Lyme Disease: The Silent Threat to Your Pet’s Health

Have you ever wondered what lurks in the depths of a tick bite? Brace yourself for a revelation that could save your furry friend’s life. It’s time to uncover the chilling reality of Lyme disease.

What is Lyme disease? 

Lyme disease is transmitted by an infected tick carrying Lyme disease biting and attaching to your pet.  Unlike humans, who might show obvious symptoms like a bullseye rash, our furry companions often suffer in silence. In fact, a staggering 95% of dogs with Lyme disease show no outward signs of illness. So how can you tell if your pet is affected?

Common symptoms

  • Lethargy
  • Lameness/arthritis
  • Skin rash around the bite area
  • Lack of appetite
  • Swollen joints

Are there other types of tick-borne disease?

Yes!  It is also possible to have more than one type at a time!

  • Ehrlichia Canis and Ewingii This type of disease lives in the white blood cells of the infection patient.  If detected, early treatment can intervene and majority of patients recover well.  If left untreated or undetected, patients can have abnormal bleeding, inflammation of the eyes and long-term immune related issues.
  • Anaplasma Phagocytophilum and Platys  Many patients with this disease do not show obvious signs of disease.  Symptoms can include decreased appetite, lethargy and fever.  When treated, most patients have a quick recovery.

How long does a tick need to be attached to transmit disease?

It takes 24-28 hours to transmit Lyme disease. To test for any disease transmission, testing should be completed 6 weeks after a known bite.

What can I do to help prevent my pet from contracting tick-borne diseases?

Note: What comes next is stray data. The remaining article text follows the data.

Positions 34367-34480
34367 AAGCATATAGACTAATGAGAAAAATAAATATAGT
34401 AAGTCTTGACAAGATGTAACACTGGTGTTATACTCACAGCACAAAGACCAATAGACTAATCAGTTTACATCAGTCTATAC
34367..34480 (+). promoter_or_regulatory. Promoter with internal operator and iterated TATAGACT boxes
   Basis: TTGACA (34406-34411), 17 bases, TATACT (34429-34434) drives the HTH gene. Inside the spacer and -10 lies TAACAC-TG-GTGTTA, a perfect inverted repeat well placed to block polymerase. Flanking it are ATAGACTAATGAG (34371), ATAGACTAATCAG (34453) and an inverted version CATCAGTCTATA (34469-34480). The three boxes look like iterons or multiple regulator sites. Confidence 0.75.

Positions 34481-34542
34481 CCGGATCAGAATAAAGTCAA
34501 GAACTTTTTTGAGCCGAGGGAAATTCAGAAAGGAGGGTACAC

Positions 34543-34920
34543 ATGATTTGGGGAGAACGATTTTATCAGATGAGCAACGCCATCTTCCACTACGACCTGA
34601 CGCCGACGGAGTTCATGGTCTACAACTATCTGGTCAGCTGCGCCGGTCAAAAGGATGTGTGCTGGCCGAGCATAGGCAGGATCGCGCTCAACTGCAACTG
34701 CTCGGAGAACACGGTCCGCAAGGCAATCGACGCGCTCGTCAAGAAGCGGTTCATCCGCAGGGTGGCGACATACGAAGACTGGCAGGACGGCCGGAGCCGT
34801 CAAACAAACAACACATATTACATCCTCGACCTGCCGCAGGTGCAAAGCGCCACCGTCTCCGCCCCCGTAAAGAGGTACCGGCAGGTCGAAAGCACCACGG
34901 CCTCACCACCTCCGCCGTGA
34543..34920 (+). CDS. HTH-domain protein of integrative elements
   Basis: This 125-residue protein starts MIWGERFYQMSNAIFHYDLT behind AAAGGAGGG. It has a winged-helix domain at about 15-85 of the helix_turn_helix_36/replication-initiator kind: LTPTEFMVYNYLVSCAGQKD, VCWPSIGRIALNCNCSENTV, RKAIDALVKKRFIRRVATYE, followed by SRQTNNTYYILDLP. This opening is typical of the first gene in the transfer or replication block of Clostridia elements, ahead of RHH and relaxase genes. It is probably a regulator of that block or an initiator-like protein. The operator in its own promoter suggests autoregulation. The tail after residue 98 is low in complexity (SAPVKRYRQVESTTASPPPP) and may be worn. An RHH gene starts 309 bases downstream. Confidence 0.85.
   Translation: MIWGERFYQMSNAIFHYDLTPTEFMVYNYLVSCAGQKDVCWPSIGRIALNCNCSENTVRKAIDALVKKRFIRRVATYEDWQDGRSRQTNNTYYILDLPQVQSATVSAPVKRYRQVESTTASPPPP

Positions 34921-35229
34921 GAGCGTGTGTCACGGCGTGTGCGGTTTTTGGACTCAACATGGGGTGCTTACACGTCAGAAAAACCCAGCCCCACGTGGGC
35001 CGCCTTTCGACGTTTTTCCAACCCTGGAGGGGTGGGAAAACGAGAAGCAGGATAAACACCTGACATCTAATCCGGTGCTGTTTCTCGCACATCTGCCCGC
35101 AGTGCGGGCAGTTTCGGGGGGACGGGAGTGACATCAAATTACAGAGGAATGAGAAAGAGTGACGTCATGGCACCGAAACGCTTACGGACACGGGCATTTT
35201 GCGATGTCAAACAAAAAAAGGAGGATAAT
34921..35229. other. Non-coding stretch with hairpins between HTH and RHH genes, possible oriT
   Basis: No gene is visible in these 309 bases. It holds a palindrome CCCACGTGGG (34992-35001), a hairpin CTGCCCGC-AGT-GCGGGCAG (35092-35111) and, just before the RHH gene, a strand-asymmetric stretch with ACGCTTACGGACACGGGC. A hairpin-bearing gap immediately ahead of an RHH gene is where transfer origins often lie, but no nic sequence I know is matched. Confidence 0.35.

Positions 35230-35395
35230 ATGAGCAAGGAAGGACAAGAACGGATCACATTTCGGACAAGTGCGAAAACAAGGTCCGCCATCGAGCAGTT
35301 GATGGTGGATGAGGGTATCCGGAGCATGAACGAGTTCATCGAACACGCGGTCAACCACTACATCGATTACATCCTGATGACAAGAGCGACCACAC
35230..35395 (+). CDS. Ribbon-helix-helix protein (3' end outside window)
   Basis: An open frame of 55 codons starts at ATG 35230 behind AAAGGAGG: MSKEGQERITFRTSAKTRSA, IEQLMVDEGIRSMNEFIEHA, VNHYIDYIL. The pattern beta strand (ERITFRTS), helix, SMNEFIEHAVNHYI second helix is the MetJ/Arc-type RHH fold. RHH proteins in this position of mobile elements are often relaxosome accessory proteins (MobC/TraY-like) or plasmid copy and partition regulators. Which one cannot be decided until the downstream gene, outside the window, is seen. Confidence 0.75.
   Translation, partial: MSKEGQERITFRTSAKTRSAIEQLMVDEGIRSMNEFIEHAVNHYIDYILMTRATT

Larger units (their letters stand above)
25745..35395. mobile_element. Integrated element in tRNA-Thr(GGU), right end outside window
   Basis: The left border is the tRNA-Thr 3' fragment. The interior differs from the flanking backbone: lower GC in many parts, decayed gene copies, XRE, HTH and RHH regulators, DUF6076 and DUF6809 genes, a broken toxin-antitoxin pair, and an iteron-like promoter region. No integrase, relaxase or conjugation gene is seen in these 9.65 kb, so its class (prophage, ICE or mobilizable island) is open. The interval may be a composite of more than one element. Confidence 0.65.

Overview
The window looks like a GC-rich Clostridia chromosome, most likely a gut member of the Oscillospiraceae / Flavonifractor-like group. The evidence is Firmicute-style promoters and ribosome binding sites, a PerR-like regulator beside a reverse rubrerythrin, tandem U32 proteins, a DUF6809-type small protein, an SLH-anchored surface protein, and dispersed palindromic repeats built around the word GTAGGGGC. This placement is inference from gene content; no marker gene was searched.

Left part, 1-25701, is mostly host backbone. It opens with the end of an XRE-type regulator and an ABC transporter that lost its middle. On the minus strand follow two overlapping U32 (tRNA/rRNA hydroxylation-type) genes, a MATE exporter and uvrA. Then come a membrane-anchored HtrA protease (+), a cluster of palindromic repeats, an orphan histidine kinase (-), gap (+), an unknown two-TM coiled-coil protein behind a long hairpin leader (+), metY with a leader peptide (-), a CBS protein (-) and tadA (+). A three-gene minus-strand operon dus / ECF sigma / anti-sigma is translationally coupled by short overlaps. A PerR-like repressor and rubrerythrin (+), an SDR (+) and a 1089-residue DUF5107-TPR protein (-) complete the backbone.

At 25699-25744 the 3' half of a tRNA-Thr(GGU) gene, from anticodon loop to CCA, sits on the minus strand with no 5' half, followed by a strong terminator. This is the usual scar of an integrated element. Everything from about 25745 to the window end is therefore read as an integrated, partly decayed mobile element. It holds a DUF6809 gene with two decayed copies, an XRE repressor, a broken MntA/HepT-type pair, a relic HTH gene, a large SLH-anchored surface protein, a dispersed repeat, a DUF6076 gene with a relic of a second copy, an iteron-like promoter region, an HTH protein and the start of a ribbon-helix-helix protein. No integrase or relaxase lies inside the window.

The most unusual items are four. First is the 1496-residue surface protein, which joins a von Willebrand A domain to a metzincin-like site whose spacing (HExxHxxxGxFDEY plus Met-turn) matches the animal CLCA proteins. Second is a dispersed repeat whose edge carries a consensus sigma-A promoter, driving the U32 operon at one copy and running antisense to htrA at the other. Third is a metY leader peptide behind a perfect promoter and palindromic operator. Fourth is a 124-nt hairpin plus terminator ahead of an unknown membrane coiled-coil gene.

1. Annual testing – As most cases won’t show obvious signs, yearly testing is essential to monitor for disease
  2. Vaccination – The  Lyme vaccine is available and should be given annually.
  3. Prevention—Year-round prevention medications should be given. There are several options in topical or oral doses. Depending on the product, the coverage period ranges from 4 to 12 weeks.

My pet has tested positive for a tick-borne disease. Now what?

  • If your pet does not show any of the symptoms listed above the next step is:
    • Urine testing and further blood testing are needed to check for kidney and liver function as well as blood cell (platelet) counts.
    • Frequent repeat blood and urine testing to monitor the progression of the disease.
  • If your pet does show any or all clinical signs listed above
    • All of the above-recommended testing
    • A 30-day course of antibiotics

In the battle against Lyme disease, knowledge is your best defence. Stay informed, stay vigilant, and keep those pesky ticks at bay. Your pet’s health depends on it.

Please contact us if you have additional questions or would like to purchase prevention.

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